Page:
RALEIGH — Wearing a pith helmet and a pair of racing goggles, Steve Braithwaite maneuvered his bright yellow, 23.5-foot car through downtown Raleigh, catching stares at every corner, stopping for pictures at every stoplight, offering strangers this explanation for driving a giant piece of tropical fruit:
It’s not that he’s overly fond of monkeys. It’s not that his diet lacks potassium. It’s zaniness for its own sake.
“I wanted to do something ridiculous,” said Braithwaite, 52, “and I couldn’t think of anything more ridiculous than a motorized banana.”
Braithwaite’s banana car has simultaneously puzzled Raleigh and captured its heart – a submarine-shaped darling of social media rolling around on the chassis of a Ford F-150, complete with a stem.
His goal: Raise enough money to drive around the world, crossing two oceans, waving at three continents from the front seat of a healthy snack.
“Hey, you need a Chiquita sticker!” shouted a man on the sidewalk as Braithwaite rolled past.
“I get a lot of double-takes,” he said. “I’m waiting for the guy with the whiskey bottle to look at the banana car, look at the whiskey bottle, and throw the whiskey bottle away – just like in the movies.”
Getting himself around the globe in a 2.5-ton banana will cost an estimated $27,850, and that’s doing it on the cheap. Braithwaite owns the Web hosting company galaxygig.com, but he finances his fruit-driving habit via couchsurfing.com – a worldwide network of free digs for travelers.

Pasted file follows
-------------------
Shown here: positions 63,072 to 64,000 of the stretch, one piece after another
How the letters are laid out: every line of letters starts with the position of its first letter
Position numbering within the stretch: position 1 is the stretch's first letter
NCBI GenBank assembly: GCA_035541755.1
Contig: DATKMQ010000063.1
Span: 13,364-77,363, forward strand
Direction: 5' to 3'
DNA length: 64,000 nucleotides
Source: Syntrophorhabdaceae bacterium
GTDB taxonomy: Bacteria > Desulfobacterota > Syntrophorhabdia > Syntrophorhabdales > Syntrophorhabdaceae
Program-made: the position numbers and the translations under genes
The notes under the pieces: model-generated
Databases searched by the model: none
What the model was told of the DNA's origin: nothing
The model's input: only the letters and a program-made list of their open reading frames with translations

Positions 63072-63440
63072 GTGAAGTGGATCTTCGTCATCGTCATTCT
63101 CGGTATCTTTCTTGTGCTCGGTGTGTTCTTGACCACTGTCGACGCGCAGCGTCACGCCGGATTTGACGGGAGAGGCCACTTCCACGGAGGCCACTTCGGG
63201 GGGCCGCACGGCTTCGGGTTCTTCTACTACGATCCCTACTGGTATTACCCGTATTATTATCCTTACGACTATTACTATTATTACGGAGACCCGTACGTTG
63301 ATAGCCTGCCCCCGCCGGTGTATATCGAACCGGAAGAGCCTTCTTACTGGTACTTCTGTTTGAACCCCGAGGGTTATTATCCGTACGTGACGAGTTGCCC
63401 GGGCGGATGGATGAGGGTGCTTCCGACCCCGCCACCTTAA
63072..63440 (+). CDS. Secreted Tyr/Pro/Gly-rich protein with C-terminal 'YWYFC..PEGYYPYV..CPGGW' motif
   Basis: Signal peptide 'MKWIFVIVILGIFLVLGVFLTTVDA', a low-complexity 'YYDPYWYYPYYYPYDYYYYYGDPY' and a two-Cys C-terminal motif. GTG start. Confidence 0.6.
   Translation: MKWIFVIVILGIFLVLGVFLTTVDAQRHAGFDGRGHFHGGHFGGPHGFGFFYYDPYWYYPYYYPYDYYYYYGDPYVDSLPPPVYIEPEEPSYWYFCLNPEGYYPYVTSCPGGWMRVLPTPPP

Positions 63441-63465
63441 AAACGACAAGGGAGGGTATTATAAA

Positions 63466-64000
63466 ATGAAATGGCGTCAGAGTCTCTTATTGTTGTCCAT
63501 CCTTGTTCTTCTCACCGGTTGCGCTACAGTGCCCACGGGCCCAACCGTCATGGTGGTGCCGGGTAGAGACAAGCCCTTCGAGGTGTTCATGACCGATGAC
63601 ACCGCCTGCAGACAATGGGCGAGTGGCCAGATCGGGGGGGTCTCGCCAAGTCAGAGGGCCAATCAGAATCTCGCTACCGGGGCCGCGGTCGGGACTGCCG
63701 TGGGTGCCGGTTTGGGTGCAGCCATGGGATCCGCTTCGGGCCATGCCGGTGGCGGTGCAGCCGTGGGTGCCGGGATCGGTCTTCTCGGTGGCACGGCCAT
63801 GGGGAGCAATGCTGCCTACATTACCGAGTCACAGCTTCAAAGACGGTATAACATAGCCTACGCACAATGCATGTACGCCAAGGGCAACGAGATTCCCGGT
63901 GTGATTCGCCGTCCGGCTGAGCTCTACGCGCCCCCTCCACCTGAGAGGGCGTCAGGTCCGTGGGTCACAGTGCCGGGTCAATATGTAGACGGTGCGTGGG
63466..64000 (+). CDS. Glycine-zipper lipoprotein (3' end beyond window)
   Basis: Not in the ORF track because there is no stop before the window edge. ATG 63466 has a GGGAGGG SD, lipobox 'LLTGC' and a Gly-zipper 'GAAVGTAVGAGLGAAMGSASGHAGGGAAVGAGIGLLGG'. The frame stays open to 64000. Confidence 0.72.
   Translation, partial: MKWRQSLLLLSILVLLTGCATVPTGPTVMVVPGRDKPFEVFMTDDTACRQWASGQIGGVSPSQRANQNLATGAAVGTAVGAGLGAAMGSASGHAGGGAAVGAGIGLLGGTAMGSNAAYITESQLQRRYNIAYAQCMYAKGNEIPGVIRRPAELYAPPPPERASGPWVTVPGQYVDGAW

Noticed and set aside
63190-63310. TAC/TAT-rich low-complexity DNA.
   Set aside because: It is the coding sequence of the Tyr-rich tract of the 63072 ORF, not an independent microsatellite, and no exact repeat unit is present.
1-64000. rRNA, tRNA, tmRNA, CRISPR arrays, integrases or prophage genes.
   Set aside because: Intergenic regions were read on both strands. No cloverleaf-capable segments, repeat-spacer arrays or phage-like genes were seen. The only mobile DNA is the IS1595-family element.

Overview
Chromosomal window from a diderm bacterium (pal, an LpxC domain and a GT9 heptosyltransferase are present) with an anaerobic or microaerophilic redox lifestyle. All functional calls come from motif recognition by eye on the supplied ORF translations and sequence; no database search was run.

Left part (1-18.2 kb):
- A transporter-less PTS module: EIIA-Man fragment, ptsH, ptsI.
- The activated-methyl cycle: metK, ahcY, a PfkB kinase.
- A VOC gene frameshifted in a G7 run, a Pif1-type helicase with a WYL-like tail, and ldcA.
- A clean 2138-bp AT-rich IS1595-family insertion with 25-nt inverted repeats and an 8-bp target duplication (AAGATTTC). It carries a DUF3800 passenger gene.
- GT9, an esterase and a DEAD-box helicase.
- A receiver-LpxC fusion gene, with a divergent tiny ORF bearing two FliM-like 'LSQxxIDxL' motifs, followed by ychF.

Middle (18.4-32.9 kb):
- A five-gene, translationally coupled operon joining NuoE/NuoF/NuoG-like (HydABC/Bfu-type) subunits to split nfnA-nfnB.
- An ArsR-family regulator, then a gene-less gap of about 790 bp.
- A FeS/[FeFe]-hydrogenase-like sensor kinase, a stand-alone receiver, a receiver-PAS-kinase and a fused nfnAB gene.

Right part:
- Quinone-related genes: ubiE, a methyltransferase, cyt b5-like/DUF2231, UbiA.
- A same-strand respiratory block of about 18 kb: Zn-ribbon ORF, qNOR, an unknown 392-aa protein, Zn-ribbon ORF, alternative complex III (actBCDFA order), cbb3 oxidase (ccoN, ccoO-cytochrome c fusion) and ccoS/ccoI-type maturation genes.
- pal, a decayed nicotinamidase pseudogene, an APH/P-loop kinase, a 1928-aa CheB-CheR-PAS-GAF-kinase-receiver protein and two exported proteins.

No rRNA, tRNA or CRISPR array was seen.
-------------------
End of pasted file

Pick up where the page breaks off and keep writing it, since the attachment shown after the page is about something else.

Braithwaite, a native of England now living in Michigan, has built loads of hot-rods, but nothing on the scale of a Fiberglas banana with a V-8 engine.
How to play the game
His fundraising method is as curious as his vehicle. He’s in Raleigh to launch his Banana Car Spy Hunt, which aims to enlist residents as “spies” looking for a miniature banana car, using secret code words that can be gathered only at certain businesses. It’s free to play, and the businesses pay for the traffic the game generates. Several of them, including PieBird on Person Street, have signed on, he said.
Braithwaite offers a scenario:
“You go to a location, ask for Mr. Jarlsberg, and someone tells you a wet crow never flies at night, unless there’s a moon over Prague.”
Find the banana, enter a drawing for a fabulous prize – as yet undetermined.
Braithwaite’s car seats four. Offer him a donation, and he might give you a ride. Just don’t expect much from the horn, the car’s only disappointing feature.
“It’s boring,” he admits, offering a generic honk at a downtown corner.
But climb into one of the open-cockpit seats and you’ll feel the wind in your hair – quite a bit of it if a tractor-trailer passes – and maybe catch the scent of pudding flavoring the exhaust.